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Regular Expressions

Table of contents
  1. Regular Expressions
    1. Introduction
      1. Take Care
    2. Basics
    3. Notes
    4. Escaping special characters
    5. Special characters
    6. Important links
    7. Known limitations
    8. Regular expression examples
      1. Searching the start of a field
      2. Finding empty fields
      3. Finding tasks that are waiting
      4. Finding times
      5. Finding sub-tags
      6. Finding short tags


Introduced in Tasks 1.12.0.

Regular expression (“regex”) searches are a powerful alternative to the simple includes and does not include searches.

Take Care


Regular expression (or ‘regex’) searching is a powerful but advanced feature that requires thorough knowledge in order to use successfully, and not miss intended search results.

It is easy to write a regular expression that looks like it is correct, but which uses a special character that completely changes the meaning of the search string.

For example, \d does not match the two characters \d, it matches any one of the following characters: 0123456789.

This documentation gives only a brief overview of the facility, with a few motivating examples, and then links to other resources, for thorough treatment.

Having said that, regex searches are a valuable tool, used in many other tools, and time invested in learning about them can pay off well in future, in many other tools and scenarios.


The components of a regex search filter are:

  1. The field name, for example description or path
  2. Either regex matches or regex does not match
  3. The search pattern, inside a pair of forwards slashes, for example /pc_abigail|pc_edwina|at_work/
    • That pattern searches for pc_abigail, pc_edwina or at_work, without the need to create a boolean combination of three separate filters
  4. Optionally, an extra flag at the end, such as i, that can change the meaning of the expression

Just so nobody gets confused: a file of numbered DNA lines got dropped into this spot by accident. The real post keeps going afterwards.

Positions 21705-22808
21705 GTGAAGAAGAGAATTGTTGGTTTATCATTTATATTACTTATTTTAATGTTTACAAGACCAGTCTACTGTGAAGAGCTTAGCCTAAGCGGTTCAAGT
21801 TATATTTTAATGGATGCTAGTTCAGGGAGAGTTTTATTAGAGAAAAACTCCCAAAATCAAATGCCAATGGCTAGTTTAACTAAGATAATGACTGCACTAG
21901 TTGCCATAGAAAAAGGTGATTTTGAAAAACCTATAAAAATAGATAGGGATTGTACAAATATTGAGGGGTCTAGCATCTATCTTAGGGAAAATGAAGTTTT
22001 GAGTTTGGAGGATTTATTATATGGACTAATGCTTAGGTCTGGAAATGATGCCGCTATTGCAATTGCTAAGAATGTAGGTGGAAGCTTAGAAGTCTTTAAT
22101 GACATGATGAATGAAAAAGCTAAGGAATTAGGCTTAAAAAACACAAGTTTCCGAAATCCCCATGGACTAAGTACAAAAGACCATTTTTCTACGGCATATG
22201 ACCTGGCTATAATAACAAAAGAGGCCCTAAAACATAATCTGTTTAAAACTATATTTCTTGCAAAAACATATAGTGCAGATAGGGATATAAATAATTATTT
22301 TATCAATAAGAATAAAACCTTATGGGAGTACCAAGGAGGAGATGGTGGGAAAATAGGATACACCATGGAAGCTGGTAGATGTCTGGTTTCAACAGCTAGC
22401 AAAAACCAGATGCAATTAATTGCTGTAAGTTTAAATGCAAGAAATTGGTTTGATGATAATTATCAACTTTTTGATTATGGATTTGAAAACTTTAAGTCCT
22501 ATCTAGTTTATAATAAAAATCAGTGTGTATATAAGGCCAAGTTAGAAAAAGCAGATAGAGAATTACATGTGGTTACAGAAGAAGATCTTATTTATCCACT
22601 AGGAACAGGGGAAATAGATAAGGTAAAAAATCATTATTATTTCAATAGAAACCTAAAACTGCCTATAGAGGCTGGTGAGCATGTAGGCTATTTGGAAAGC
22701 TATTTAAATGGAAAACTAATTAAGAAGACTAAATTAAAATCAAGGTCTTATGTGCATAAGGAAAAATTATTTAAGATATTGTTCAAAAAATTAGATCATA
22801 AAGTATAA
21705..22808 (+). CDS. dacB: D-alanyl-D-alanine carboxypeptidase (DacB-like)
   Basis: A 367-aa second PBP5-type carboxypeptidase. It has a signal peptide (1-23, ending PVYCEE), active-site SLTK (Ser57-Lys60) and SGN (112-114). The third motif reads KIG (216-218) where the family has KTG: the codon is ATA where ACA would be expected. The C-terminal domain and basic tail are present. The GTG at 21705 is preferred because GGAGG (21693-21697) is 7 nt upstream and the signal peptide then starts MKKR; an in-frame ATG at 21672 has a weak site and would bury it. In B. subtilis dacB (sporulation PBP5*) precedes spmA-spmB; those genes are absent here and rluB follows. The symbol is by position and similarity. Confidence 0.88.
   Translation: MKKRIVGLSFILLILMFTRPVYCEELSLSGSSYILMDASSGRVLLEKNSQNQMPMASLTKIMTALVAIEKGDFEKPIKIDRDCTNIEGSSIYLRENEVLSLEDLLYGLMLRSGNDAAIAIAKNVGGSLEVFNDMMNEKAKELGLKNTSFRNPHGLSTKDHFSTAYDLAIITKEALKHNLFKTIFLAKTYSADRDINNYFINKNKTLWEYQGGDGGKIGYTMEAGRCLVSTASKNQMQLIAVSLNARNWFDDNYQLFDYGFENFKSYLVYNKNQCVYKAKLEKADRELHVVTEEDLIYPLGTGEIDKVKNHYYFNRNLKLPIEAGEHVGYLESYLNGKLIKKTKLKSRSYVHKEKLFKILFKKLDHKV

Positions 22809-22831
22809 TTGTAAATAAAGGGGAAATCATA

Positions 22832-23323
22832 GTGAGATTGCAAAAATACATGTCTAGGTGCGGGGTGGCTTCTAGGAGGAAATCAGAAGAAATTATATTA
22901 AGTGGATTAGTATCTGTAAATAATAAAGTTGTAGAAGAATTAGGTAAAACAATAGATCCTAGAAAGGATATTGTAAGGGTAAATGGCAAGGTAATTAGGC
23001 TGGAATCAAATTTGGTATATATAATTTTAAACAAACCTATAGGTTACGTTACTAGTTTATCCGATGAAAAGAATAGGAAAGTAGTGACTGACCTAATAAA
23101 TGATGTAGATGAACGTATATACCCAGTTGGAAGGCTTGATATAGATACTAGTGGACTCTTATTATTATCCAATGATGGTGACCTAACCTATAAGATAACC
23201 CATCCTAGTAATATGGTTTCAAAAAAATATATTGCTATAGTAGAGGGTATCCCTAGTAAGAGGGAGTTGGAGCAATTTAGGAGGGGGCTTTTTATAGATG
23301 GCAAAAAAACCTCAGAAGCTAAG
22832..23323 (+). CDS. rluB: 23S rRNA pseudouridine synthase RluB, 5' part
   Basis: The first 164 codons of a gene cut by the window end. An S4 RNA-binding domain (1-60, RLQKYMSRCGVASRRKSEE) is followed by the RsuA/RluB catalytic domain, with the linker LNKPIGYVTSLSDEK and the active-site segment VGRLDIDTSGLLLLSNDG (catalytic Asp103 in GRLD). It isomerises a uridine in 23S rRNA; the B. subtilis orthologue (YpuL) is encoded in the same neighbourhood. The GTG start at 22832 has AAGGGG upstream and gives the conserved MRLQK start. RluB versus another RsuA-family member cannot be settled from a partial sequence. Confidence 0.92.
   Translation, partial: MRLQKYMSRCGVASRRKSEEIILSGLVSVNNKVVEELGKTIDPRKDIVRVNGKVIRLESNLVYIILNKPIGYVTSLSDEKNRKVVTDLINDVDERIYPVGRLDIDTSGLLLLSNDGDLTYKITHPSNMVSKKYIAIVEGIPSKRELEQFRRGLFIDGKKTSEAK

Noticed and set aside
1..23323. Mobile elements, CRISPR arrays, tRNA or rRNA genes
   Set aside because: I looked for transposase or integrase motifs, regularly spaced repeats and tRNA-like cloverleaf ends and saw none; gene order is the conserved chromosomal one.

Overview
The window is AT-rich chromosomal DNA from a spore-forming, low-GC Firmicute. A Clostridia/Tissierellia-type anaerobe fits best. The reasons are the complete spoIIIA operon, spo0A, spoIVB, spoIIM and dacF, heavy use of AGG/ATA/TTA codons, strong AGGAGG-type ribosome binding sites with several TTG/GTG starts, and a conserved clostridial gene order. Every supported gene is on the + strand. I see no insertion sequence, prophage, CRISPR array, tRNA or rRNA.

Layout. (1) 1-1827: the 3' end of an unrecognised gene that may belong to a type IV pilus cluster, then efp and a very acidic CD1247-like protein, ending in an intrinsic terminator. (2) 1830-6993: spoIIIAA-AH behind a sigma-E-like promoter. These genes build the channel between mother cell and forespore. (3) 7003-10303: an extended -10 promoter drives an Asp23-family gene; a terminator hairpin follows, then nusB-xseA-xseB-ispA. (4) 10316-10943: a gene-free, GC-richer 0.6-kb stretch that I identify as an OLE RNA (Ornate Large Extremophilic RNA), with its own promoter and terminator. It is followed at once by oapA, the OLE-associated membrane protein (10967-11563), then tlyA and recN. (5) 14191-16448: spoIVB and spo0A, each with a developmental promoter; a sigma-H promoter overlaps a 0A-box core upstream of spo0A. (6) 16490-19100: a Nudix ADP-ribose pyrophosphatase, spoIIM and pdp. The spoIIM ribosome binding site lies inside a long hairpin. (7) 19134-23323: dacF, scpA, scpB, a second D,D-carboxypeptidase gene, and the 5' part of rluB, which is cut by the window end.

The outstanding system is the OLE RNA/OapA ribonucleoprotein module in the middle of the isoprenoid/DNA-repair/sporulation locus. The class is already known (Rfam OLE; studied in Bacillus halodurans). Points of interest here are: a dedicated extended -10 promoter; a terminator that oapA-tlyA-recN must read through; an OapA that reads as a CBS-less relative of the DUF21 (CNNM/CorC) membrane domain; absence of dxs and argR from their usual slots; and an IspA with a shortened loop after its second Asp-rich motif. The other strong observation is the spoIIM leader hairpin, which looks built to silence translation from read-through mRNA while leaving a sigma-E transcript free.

• Note that many of the allowed flags are not relevant in the Tasks context, because there are no multi-line searches or global searches, for example.

Case-sensitive example, showing the components:

description regex matches /pc_abigail|pc_edwina|at_work/
^1          ^2            ^3

Case-INsensitive example, showing the components:

description regex matches /pc_abigail|pc_edwina|at_work/i
^1          ^2            ^3                            ^4


  • Regex searches are case-sensitive, unlike the simpler includes and does not include
  • A regex search can be made insensitive by appending a i flag after the closing /, for example: /I aM cAsE INsensitive because of the LiTle i after the closing slash/i
  • Tasks does not support multi-line regex searches, as each task is a single line.

Escaping special characters

To search for any of the characters [ \ ^ $ . | ? * + ( ) / literally in Tasks, you should put a \ character before each of them.

This is called ‘escaping’. See Escaping, special characters.

See the next section for the meaning of some of these characters.

Special characters

If using regex searches, it is important to be aware of the available special characters for several reasons:

  1. They enable complex queries to written in simple ways
  2. They can cause confusing results or broken searches, if not “escaped” in the search.

Here are a few examples of the many special characters:

  • . matches any character
  • [...] means search for any of the characters in the square brackets.
  • Start and end
  • | is an OR in regular expressions
  • \ adds special meaning to some characters. For example: